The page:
Become a master of modern manners with our micro-guide to posh


William Hanson

“Asking for a branded beer like a Corona at a dinner party,” writes William Hanson in his new book The Bluffer’s Guide To Etiquette, “will make your host feel uneasy for two reasons: a) they won’t have any and b) they will be mentally making sure they’ve locked away their jewellery upstairs.”

It’s the sort of comment that will have most of us reaching for the guillotine, but Hanson – a TV regular, considered by Sky News to be ‘the UK’s leading consultant in etiquette and protocol’ – is riding something of a popular wave of interest in posh. From our obsession with Downton Abbey to our fetishisation of Princess Kate, knowing the correct way to bow to the queen suddenly feels, well, rather modern. The infamous Obama-Cameron-Thorning-Schmidt selfie at Nelson Mandela’s funeral was a telling example of the myriad ways in which social media is undermining our behavioural taboos, and many of us have a nostalgic hankering for the days when dinner parties didn’t always devolve into a game of YouTube roulette.

Hanson calls his guide “a handbook for social climbing – the Middleton family proving that it is still very possible to do this. And for those who are, like me, already socially affluent, it provides an amusing tableaux of the unwritten rules of the cut-glass finger bowl brigade.”


Hanson with Sue Flay from The Secluded Tea Party

Whether you buy into all that fuss about forks, it’s hard to deny that manners still matter in the professional as well as the personal world. A study conducted last year by an independent research company on behalf of aristo etiquette gurus Debrett’s found that 90 per cent of senior executives believe that social skills are as important, if not more so, than academic achievements in securing a good job. The survey also found that 63 per cent of office juniors lack even basic social skills and that misplaced informality has led a quarter of them to embarrass their bosses in front of clients.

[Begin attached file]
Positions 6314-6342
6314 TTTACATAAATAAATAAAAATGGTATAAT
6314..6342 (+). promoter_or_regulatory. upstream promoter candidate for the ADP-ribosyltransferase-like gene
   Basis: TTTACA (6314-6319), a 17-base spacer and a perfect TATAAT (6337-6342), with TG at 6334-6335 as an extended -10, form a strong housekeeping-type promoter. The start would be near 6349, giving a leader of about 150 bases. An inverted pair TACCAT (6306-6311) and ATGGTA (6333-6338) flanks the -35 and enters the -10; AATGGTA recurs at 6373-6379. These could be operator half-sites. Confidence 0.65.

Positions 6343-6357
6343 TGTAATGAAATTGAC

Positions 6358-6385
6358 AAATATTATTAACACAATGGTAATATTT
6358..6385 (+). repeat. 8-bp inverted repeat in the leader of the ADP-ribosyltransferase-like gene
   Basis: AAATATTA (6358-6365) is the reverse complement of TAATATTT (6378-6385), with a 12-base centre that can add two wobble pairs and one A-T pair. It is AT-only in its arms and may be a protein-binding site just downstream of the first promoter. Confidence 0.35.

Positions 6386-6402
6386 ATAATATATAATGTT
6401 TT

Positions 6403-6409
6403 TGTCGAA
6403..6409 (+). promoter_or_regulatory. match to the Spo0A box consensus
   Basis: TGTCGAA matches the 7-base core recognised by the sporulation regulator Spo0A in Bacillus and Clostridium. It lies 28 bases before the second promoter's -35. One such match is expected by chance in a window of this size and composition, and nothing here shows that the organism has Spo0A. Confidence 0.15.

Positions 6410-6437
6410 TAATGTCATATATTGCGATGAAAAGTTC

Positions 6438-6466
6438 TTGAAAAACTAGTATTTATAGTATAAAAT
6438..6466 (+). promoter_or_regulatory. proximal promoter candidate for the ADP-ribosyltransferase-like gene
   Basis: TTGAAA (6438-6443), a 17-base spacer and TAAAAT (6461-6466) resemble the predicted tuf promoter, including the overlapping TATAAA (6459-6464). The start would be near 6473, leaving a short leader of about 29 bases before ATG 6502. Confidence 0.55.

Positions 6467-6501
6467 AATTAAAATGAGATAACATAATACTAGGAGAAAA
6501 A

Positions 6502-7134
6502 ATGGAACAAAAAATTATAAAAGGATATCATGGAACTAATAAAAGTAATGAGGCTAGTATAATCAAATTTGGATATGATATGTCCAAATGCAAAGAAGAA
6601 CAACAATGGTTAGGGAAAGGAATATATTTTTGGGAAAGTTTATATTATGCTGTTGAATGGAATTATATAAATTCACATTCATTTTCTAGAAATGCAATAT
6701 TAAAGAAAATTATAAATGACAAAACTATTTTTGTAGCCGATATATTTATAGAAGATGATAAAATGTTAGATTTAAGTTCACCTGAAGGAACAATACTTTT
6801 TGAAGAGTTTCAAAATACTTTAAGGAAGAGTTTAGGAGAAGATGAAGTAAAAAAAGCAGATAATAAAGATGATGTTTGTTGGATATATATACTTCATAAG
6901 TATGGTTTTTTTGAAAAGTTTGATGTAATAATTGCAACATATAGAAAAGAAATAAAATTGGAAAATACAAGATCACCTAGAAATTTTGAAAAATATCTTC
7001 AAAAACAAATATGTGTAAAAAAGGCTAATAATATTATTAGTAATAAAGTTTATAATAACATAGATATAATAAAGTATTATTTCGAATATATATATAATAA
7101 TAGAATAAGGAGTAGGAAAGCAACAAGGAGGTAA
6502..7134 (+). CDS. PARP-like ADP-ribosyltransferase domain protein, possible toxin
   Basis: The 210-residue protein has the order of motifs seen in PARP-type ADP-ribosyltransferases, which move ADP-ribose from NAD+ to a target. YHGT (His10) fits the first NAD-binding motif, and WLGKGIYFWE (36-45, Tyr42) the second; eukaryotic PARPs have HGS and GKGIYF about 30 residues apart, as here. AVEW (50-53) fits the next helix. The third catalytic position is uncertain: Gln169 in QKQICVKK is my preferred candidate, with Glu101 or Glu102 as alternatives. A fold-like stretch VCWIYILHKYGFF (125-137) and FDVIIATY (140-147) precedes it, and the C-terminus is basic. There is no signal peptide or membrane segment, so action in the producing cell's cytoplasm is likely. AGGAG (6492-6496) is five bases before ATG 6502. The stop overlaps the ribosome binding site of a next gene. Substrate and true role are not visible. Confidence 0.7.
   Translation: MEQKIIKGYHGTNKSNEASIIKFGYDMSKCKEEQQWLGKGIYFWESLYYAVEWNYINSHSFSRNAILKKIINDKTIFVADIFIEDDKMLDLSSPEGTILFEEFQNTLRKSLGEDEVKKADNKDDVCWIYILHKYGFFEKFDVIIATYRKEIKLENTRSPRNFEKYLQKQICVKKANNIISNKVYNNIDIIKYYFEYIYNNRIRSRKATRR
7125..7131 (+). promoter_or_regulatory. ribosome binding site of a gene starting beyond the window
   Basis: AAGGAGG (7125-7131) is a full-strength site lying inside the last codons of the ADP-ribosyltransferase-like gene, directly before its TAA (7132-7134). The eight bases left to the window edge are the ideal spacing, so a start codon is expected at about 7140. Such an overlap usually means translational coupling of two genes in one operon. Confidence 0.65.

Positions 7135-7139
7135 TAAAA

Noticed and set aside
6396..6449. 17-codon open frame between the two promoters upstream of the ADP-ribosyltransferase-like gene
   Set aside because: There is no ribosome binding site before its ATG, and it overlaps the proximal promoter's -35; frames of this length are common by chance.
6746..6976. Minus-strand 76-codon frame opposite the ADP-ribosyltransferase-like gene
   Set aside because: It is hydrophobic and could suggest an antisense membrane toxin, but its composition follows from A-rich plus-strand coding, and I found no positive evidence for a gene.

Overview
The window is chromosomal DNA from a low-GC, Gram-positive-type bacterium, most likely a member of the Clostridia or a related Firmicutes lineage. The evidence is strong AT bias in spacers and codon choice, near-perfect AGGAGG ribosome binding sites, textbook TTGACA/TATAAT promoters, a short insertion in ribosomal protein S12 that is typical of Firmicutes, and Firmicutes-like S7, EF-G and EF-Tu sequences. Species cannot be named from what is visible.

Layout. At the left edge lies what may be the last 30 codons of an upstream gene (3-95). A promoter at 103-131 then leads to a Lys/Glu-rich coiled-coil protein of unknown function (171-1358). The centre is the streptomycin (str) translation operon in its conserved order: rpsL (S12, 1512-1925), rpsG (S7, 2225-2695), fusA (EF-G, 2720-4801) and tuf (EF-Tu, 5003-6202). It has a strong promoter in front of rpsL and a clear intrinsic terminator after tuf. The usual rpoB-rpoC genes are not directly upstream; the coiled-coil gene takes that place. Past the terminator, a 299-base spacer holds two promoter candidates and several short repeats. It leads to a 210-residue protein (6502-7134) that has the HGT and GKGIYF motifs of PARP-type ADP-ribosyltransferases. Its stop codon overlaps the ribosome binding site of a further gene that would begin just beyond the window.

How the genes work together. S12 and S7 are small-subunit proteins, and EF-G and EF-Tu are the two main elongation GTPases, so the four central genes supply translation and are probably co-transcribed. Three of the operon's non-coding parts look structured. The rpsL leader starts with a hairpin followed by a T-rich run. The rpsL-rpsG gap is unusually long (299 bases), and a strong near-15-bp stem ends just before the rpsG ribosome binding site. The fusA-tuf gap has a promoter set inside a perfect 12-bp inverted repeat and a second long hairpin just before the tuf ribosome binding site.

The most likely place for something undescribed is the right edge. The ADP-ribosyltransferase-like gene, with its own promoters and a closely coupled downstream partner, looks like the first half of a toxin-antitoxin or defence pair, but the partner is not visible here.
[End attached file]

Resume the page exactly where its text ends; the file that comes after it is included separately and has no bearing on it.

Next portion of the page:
But if you don’t have a cool £3,500 cash in your pocket for Debrett’s five-day residential course, how can you transform yourself into an elegant (and well paid) exemplar of modern etiquette? Hanson has created a quiz which will help you calibrate just where you sit on the pleb to posh scale – I managed an execrable 30%, which presumably lands me somewhere between Katie Price and Jean Valjean – and he’s also given us his top five tips on how to be more posh in 2014.

Go forth and conquer that boorish world, darlings. Just don’t forget to neatly fold your napkin on the left side of your plate before you do.

William Hanson’s top five posh tips

1. Never say ‘Pleased to meet you’. You may think you’re being terribly nice saying this upon greeting a stranger, but those in the know will have mentally clocked that you are not saying ‘How do you do?’ If you don’t know who they are, can you be sure you really are pleased to meet them?

2. Revise your handshake. The last time someone told you how to shake hands you were probably very young. Get a loved one to review your handshake honestly. Try to avoid being a wet fish or a bone crusher. People judge others on the quality of their handshake.

3. Abandon Pancake Day. For houses of quality, it’s called Shrove Tuesday. Serve crêpes in the evening. Oh, and it’s St Valentine’s Day, also.

4. Avoid attending Facebook parties. If you are invited anywhere by Facebook then don’t go. It won’t be worth it and you’ll probably be served beer in the bottle or be given wine that hasn’t been decanted.

5. Pudding v dessert. The final course of a dinner (and arguably the best one) is the pudding. Note, it is called the pudding. NOT ‘dessert’! If you call your lemon posset with spun sugar basket a dessert when dining with the hoity toity, then you might as well prepare for a future dining at a Toby Carvery – where you can help yourself to the dessert buffet for the rest of eternity.

The Bluffer’s Guide to Etiquette is available for Kindle and iPad at and the iBookstore (RRP £4.99); the print edition is available at and all good book and gift shops (RRP £6.99).

Words: Molly Flatt


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